Secrets were kept, for if you broke the sacred oath of trust, your neighbor had more dirt on you than you did on him.
“Caius, can I get you anything?” Jane asked, bringing him back to his current reality.
He looked up at his vanilla wife; pale skin, blonde hair in a flawless chignon, pink cheeks, pink lips. Their sex life, such as it was, consisted of four minutes of missionary position every Tuesday night after the poker game, strictly to keep her from hounding him. His brain flashed unbidden to dark hair, red lips, a rounded ass. The forbidden. It was far too late for that.
“No, dear, thank you,” he replied.
He smiled politely at his mother in her lavender twinset complete with pearls and kitten heels. His father was next to her on the antique chesterfield, wearing a cashmere sweater vest and tan slacks. He found them tedious to deal with, but he stayed in their good graces in the interest of inheriting their money and the family business one day, hopefully sooner than later.
His father proceeded to drone on about the latest stock prices for the company, which Caius gladly tuned out. Jane sat on the arm of the chair he was in, one hand on his shoulder. He felt the irresistible urge to shake her off, to call her a stupid twat and send to her bed in tears. He glanced down at his wrist before he remembered his watch was no longer there. His heart rate accelerated slightly as he recalled what happened mere hours before.
The stairs at the front of the house are unuseable, so Edward heads to the kitchen. At first glance, everything seems in place.
It’s not Edward’s job to worry about first glances.
Wrapping paper in the trash. A small china plate and a fork in the sink confirm his earlier thoughts that there were a total of four people in the house at some point in time today. He checks the dishwasher, finding what could have been used at breakfast. On the far back counter, he finds the cake box with the price sticker attached, reading ‘Happy Birthday Caius’.
Not having a wife of his own, he assumes that on a man’s birthday, the couple sticks together. Not always, surely. But what would be so important that she’d leave? As he turns to use the rear stairs, his flashlight catches something on the floor.
Dirty footprints. Not shoe prints, but a small bare foot covered in mud. Squatting, he pulls the pen from his shirt pocket and scrapes a little at the spot. Dried. Clumpy and easily scraped away. Leading to a chair at the bistro table tucked under the window in the corner of the kitchen. On the table is a glass of water with a dirty mouth print and a dirt-smeared washcloth.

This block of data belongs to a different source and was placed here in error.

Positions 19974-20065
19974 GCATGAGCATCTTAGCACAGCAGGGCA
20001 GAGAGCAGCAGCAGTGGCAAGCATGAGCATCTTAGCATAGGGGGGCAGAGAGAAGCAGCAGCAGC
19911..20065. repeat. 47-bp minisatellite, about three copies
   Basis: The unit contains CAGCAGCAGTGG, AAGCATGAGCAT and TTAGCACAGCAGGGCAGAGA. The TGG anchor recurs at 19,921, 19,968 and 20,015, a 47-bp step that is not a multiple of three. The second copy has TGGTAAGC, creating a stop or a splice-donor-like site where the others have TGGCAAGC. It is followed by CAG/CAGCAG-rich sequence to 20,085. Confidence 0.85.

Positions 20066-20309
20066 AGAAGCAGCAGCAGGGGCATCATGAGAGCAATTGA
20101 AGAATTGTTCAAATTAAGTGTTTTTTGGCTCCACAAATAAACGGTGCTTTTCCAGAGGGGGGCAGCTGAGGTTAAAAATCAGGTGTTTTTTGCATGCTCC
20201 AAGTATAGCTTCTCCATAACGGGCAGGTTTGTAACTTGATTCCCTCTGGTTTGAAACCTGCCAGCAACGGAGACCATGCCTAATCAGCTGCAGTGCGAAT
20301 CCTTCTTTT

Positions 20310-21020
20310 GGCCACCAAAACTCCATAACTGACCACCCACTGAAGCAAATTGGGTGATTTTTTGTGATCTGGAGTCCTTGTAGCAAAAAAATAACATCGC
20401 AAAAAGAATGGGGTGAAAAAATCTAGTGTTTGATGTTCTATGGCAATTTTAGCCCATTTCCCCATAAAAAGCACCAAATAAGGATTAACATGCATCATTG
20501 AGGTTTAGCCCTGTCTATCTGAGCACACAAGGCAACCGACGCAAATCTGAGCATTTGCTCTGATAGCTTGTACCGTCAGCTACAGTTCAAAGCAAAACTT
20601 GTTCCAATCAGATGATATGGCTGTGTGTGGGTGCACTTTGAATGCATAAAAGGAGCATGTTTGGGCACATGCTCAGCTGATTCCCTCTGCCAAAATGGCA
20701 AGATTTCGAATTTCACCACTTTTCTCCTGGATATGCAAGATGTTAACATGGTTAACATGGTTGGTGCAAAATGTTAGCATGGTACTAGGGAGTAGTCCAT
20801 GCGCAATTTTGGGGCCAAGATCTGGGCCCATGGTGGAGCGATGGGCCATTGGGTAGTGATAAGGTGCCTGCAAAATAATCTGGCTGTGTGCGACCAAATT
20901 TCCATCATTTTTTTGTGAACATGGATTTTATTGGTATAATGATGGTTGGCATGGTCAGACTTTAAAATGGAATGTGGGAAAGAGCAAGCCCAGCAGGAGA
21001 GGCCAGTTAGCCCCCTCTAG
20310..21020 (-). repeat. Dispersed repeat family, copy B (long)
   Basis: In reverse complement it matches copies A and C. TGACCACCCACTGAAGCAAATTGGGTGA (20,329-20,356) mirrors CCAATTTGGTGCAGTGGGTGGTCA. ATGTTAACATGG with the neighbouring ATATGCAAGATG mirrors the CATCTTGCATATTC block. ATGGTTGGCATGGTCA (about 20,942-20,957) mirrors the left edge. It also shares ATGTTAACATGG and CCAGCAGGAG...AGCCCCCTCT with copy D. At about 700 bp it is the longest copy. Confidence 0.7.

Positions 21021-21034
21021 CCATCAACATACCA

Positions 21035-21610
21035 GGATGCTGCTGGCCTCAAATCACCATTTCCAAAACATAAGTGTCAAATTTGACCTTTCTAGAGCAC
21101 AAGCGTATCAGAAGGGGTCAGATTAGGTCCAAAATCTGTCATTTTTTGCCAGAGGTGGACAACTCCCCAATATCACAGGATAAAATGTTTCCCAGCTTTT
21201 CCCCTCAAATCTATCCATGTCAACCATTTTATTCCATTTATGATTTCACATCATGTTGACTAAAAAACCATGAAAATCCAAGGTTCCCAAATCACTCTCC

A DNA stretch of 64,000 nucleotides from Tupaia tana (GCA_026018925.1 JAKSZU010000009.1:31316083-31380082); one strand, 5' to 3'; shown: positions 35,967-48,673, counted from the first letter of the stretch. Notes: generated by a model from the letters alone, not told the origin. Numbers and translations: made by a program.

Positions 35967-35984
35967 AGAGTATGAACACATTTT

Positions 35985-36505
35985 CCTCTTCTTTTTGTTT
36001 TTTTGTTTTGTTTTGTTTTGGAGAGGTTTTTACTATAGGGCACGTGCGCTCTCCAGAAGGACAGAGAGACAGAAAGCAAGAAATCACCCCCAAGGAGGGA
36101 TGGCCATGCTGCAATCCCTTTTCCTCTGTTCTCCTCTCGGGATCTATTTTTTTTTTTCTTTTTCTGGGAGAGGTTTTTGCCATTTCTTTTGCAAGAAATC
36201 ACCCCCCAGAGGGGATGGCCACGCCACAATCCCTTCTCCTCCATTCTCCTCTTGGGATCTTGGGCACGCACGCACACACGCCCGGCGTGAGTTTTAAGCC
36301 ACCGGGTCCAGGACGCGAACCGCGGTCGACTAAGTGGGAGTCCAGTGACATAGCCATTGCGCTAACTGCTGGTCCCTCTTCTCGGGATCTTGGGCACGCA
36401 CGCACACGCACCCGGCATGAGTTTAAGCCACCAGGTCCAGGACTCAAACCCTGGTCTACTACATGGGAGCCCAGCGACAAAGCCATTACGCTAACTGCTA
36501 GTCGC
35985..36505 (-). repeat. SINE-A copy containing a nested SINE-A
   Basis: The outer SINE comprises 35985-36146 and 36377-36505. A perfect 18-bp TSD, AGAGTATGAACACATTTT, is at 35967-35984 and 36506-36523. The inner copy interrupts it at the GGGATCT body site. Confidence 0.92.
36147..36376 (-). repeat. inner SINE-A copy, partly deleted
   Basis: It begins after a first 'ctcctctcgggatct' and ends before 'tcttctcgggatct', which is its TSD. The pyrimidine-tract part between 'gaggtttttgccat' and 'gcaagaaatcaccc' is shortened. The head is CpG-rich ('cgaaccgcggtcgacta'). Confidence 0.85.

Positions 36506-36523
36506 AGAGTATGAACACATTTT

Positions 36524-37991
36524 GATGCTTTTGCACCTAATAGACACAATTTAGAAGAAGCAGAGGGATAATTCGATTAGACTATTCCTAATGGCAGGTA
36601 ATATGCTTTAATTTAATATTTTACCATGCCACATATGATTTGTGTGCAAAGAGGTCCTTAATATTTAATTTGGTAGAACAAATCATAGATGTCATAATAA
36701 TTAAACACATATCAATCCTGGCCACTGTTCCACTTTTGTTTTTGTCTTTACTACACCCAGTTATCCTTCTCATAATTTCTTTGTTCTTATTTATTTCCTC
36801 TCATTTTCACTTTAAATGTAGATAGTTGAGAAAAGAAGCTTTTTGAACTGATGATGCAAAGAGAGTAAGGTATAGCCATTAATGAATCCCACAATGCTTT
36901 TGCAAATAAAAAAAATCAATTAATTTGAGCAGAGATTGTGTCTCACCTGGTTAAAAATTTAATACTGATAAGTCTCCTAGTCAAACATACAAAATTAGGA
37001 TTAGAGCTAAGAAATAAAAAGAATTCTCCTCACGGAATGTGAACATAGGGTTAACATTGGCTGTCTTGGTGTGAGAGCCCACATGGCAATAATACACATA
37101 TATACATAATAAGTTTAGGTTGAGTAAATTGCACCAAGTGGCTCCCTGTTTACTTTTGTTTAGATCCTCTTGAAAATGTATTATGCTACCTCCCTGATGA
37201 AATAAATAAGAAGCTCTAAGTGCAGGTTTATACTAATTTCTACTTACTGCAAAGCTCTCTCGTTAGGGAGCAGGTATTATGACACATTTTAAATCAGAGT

He follows the footprints with his flashlight, and they lead in two different directions. In from the foyer, and over to the back stairs. Edward really wishes the fire was cooled off enough to investigate the other room at the front of the house, but instead heads up the back stairs, careful to avoid the footprints.
They lead to an untouched room on his left. He follows into the bedroom and through to a bathroom. He finds dirty, ripped clothing folded on the sink, and dirty handprints on the white tile of the shower. Feeling more than vibes now, he pulls his phone out and calls his buddy at the police station.
“Hale? This is Cullen. I’ve got something you need to look at.”
Her vision was blurry, and she futilely wiped at her face. Wet soil clung to every part of her, obscuring her face and body. Her hair hung matted and tangled. Her teeth chattered and her bones ached. Hugging herself, she forced one foot in front of the other down the cracked sidewalk. There were lights up ahead, a contradiction to the dank hole she escaped from. Her brain moved sluggishly, slow to give directions to her body. As she passed houses, she glanced in the dark windows until she reached the one that was lit up.
Her feet started to carry her up the front walk, but movement at the next house down caught her attention. Their lights were also on behind a bay window, and she stood half-alive, staring at the domestic bliss like a movie played out in front of her face. Pale blond hair shone under the fancy floor lamp she could identify if she had her wits about her. An equally blonde but petite woman was perched on the arm of his chair. Her heavy lids blocked whoever they were focused on, but she watched the woman laugh and place her hand on the man’s cheek. Only she recognized that cold expression on his face, making it clear he didn't even like the woman.
Without much thought, she shuffled to this house, this fake representation of suburbia. Slowly, painfully, she climbed the steps to the front stoop. She leaned against the door, trying to catch her breath. Her throat burned, and her lungs were filled with knives. She shivered violently but managed to press the doorbell.